So God is warning us not drink the poison the world is offering; instead live an extraordinary life! This thing we call “sin” has consequences, now and later, so choose life!

Where Are You Going?

One of my favorite authors, Tony Campolo, tells this story:

The great Albert Einstein was on a train leaving Princeton Junction in New Jersey, heading north. When the conductor came to his seat, Einstein was unable to find his ticket. He searched through all of his pockets and looked in his briefcase, becoming extremely disturbed. The conductor tried to comfort him, saying, “Dr. Einstein, don’t worry about the ticket. I know who you are and you don’t have to present your ticket to me. I trust that you purchased a ticket.”

About twenty minutes later, the conductor came down the aisle of the train once again and saw Einstein, still searching wildly for the misplaced ticket. The conductor again said to him, “Dr. Einstein, please don’t worry about the ticket. I know who you are!”

Einstein stood and said in a gruff voice, “Young man, I know who I am, but I am trying to find my ticket because I want to know where I am going!”1

1Tony Campolo, Stories That Feed Your Soul, Regal Books, 2010.

I can identify with the poor professor! Sometimes I find myself passing Tracey’s desk in the church office and I can’t remember if I walking back to my desk or out to the library. Have you ever found yourself wondering if you are going up the stairs or coming back down?

So where are you going? I’m not talking about stairs or trains. I’m talking about something far more important. I’m talking about the ultimate destination. Some people may think that’s a silly question. “There is no ultimate destination. This is it. You’ve got to live in the now,” but I think that can be a little like the man who fell off a twenty-story building and was heard to say as he passed the tenth floor, “So far so good!”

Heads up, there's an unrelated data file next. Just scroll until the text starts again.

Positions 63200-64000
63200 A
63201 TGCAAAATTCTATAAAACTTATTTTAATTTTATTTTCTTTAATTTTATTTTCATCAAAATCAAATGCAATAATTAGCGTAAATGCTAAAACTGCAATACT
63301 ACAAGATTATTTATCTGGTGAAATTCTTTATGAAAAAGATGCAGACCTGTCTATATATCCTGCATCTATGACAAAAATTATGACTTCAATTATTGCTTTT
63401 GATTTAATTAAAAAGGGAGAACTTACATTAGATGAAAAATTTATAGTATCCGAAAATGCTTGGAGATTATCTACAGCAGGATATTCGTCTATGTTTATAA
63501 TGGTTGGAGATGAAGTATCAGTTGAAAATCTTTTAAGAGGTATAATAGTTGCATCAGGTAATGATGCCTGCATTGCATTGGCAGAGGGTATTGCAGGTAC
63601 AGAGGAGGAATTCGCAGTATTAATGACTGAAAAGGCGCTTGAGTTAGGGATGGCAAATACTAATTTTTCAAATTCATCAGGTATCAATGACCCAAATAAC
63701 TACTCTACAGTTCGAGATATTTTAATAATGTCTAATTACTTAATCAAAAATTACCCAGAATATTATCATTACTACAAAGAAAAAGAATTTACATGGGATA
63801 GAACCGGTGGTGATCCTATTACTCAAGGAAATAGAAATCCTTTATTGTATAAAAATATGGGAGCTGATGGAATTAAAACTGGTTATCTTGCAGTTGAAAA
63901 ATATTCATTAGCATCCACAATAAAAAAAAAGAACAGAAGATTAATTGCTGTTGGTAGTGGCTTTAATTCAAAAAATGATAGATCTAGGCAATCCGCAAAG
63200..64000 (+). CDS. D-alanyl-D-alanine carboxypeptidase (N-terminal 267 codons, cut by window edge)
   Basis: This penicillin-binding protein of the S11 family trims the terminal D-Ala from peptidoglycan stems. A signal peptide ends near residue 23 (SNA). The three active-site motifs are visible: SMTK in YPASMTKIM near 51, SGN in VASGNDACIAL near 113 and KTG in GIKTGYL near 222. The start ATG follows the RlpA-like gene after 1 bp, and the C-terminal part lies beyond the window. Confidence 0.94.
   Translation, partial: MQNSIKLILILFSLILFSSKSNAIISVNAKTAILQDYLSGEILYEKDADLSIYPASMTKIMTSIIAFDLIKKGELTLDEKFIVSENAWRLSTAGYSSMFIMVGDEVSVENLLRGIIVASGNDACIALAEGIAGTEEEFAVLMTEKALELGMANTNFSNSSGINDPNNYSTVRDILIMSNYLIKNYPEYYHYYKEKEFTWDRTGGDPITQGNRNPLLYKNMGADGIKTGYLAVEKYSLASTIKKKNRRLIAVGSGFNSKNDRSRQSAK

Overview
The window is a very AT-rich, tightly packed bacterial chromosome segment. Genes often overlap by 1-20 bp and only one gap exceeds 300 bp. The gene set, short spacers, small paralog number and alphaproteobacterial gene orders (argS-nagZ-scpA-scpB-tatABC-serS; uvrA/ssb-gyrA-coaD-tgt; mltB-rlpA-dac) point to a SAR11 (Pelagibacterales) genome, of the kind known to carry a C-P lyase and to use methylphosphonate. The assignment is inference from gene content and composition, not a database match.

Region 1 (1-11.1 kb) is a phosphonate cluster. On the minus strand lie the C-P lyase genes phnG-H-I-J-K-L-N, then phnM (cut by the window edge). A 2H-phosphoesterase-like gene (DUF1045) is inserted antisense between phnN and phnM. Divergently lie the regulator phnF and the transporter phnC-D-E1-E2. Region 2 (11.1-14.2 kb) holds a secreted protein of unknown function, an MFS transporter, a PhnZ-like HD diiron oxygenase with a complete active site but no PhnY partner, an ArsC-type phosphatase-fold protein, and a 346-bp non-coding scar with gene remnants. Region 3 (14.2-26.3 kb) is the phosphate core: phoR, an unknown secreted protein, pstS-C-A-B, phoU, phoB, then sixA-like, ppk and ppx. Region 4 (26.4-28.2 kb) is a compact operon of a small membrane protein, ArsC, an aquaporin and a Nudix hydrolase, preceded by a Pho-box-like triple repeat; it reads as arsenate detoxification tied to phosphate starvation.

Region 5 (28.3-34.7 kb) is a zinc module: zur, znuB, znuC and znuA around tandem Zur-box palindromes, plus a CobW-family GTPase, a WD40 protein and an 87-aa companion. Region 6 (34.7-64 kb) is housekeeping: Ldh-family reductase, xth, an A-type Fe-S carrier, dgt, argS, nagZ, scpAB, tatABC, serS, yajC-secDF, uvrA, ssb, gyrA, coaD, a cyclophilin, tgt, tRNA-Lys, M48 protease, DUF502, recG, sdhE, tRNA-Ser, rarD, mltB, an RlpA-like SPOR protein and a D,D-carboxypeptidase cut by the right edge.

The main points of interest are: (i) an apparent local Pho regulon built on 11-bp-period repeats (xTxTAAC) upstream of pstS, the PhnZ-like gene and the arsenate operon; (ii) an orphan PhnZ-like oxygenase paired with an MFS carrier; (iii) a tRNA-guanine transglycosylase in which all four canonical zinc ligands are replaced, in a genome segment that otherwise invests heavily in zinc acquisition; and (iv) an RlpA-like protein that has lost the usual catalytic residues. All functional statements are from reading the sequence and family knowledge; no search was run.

Other people live in the past. A friend of mine is a famous Hollywood make-up artist. While she worked on films, later she discovered she could make a better living keeping famous celebrities looking like they never aged!

So Christian, I’d like you to pat your pockets, check in your wallet, look in your briefcase – do whatever you need to do to find that ticket that reminds you of your final destination.

“I write these things to you who believe in the name of the Son of God so that you may know that you have eternal life,” 1 John 5:13

Writing God Out of the Script

 

In the February 28, 2005 edition, The National Review reported on a polling organization that asked a thousand citizens to update the list of “Seven Deadly Sins” (pride, envy, wrath, sloth, lust, avarice, and gluttony). Apparently the list seemed out of date so it was replaced with the sins of cruelty, adultery, bigotry, dishonesty, hypocrisy, greed, and selfishness. Personally, I’m glad gluttony is off the list but it makes you think: “What is the difference between the two lists?” and what does it say about modern times?

The old list was the product of a monk by the name of Evagrius Ponticus as revised (and simplified) by a later pope. The Bible is overflowing with catalogs of sin (see Galatians 5:19-21 for one example) and he was trying to narrow it down to root sins – sins that lead into other sins, but that leads us into defining what sin is.

While sin harms us and other people, the biblical focus is on how it damages our relationship with God. So David confesses “Against you, you only, have I sinned and done evil in your sight” (Psalm 51:4) after he committed adultery with Bathsheba and had his friend Uriah murdered. David understood that the root cause of his sins was disobeying God. The beginning of his tragic actions was lust (He saw Bathsheba and allowed himself to fantasize) and pride (“I’m the king.”).